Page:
© The Financial Times Ltd 2015 FT and 'Financial Times' are trademarks of The Financial Times Ltd.
Last updated: November 11, 2009 3:11 pm
The former head of Optimal, the Geneva-based hedge fund investment arm of Spanish bank Santander, has been charged with criminal mismanagement of client funds that were placed with fraudulent US broker Bernard Madoff.
Manuel Echeverría was charged as part of a probe by Geneva investigating magistrate Marc Tappolet, according to legal sources and a court document seen by the Financial Times.
He is one of the first and most senior wealth managers known to be facing criminal charges in connection with the Madoff scandal.
European, Latin American and other wealthy clients of Santander, the biggest bank in the eurozone by market capitalisation, were among those worst affected when Madoff was revealed as a fraud.
The bank admitted client losses of up to €2.33bn ($3.5bn) through Optimal funds, although it subsequently offered compensation packages.
Mr Echeverría, who moved from Optimal last year to Swiss money manager Notz, Stucki but subsequently left that group as well, was charged in August with mismanagement with the aim of self-enrichment.
The charge, however, became known only this week after Mr Echeverría failed in a legal bid to disqualify Franck Berlamont, an asset manager who lost client money and $101,000 of his personal funds, as a civil party to the case.
Mr Tappolet, the magistrate, had already charged five directors of Aurelia Finance for mismanaging assets entrusted to Mr Madoff.
The core argument of the case against Mr Echeverría – and of the accusations against Santander by Mr Berlamont – is that Mr Echeverría was rewarded with financial commissions as a result of the Madoff investments, but misled investors by wrongly claiming to have conducted adequate due diligence on Mr Madoff’s operations.
A section of a November 4 court ruling outlining the charge against Mr Echeverría says he is accused of having certified more than 10 counterparties in Madoff’s option trades when they did not in fact exist, and of falsely having asserted that assets were held in custody by a third party.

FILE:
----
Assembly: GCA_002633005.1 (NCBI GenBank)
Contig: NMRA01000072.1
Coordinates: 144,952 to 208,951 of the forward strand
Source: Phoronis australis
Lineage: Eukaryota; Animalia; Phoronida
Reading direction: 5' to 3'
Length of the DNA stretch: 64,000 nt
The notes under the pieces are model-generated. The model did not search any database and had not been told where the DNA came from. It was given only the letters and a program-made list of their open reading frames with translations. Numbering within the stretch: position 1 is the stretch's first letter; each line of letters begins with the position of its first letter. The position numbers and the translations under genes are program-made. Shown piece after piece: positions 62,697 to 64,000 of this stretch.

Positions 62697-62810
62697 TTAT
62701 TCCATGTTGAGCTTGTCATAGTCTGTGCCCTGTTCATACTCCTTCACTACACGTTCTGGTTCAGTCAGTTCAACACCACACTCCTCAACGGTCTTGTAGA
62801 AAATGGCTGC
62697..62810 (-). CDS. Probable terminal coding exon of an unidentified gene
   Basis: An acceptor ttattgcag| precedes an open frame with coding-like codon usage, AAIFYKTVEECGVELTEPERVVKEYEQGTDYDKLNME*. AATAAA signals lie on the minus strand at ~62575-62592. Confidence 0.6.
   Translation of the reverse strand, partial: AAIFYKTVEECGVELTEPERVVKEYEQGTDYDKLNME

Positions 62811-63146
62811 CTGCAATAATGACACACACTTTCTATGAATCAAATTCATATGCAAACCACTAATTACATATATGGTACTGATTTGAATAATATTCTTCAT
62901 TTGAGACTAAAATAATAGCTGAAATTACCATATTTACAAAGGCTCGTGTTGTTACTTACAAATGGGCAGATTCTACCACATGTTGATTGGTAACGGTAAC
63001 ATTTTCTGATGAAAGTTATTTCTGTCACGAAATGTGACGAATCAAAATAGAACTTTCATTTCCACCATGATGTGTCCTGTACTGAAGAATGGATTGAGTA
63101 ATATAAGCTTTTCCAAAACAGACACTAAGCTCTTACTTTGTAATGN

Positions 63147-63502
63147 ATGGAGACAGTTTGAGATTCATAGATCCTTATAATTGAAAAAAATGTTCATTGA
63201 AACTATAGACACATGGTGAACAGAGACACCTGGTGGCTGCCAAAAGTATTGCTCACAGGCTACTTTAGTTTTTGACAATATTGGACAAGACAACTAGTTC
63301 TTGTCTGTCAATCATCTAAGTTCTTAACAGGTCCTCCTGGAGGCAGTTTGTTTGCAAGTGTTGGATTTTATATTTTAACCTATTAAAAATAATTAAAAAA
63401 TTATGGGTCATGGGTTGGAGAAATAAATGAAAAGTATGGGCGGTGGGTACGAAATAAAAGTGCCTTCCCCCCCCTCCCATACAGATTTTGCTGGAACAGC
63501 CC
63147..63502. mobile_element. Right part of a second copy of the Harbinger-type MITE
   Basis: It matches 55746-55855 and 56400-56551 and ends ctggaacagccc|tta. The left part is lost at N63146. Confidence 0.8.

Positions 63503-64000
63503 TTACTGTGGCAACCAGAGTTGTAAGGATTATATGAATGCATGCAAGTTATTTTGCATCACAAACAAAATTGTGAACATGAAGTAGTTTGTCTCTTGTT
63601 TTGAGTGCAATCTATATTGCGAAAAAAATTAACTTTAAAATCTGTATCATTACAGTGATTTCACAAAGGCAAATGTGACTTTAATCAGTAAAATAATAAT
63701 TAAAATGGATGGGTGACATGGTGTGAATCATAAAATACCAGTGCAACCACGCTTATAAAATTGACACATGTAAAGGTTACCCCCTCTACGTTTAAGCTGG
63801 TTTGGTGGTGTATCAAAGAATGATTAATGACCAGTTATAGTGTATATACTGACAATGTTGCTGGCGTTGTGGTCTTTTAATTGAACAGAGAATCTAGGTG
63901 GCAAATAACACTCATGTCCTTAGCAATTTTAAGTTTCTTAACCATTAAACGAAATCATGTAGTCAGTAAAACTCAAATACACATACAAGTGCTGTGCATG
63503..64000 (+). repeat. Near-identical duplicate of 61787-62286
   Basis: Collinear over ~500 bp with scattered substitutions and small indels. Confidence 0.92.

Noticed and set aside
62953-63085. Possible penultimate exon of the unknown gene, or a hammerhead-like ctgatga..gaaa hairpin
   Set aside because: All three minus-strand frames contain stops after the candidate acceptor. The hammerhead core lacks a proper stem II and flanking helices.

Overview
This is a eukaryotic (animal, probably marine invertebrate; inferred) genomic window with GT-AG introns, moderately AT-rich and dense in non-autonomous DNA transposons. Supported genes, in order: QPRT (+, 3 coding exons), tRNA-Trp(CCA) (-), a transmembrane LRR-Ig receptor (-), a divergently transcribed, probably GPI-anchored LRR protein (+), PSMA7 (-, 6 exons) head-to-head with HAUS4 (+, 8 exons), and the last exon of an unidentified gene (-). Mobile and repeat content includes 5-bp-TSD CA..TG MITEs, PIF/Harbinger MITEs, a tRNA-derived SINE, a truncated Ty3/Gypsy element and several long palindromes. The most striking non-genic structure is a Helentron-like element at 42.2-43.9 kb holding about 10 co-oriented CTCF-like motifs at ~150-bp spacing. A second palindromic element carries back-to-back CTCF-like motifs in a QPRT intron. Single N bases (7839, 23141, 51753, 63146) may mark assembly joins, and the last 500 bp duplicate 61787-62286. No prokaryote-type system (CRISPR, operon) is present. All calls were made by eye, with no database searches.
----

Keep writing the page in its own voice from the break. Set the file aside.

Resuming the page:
Mr Echeverría denies the accusations.
“Santander lied to us repeatedly about the controls they were supposedly making, especially about the counterparties used by Madoff to carry out the transactions,” Mr Berlamont told the FT. “We invested on the basis of these false statements.”
Santander on Wednesday repeated its January statement that it had “acted at all times with due diligence in the management of its clients’ investments in the Optimal Strategic fund and in accordance with all applicable laws and sound banking practices and procedures with respect to those investments”.
The bank said 94 per cent of its clients affected by the Madoff affair had accepted its offer of repayment in Santander preference shares. The offer pays back over time a nominal 100 per cent of the sums initially invested, but is estimated by lawyers and financial analysts to have a real present value of as little as 20 per cent of that.
Santander also pointed to its settlement with Irving Picard, the US trustee seeking to recover money for Mr Madoff’s victims, in support of its view that there were no grounds to assert any claim against Optimal. The bank agreed to pay $235m to resolve claims against two of its hedge funds.
Saverio Lembo, Mr Echeverría’s lawyer, declined to comment on the case.
Carlo Lombardini, Mr Berlamont’s lawyer, said: “The investigation will have to establish why people were closing their eyes and not asking further questions of Madoff.”
In addition to the criminal cases, various investors whose funds were placed with Madoff have launched civil lawsuits.
One class action suit in Florida alleges that Mr Echeverría received directly as commission 0.15 per cent of the approximately $3bn in the Optimal Strategic US Equity fund, which was wholly invested with Madoff. That amounts to more than $4m a year.
Criminal mismanagement carries a maximum sentence of five years in jail under the Swiss penal code.
Please don't cut articles from FT.com and redistribute by email or post to the web.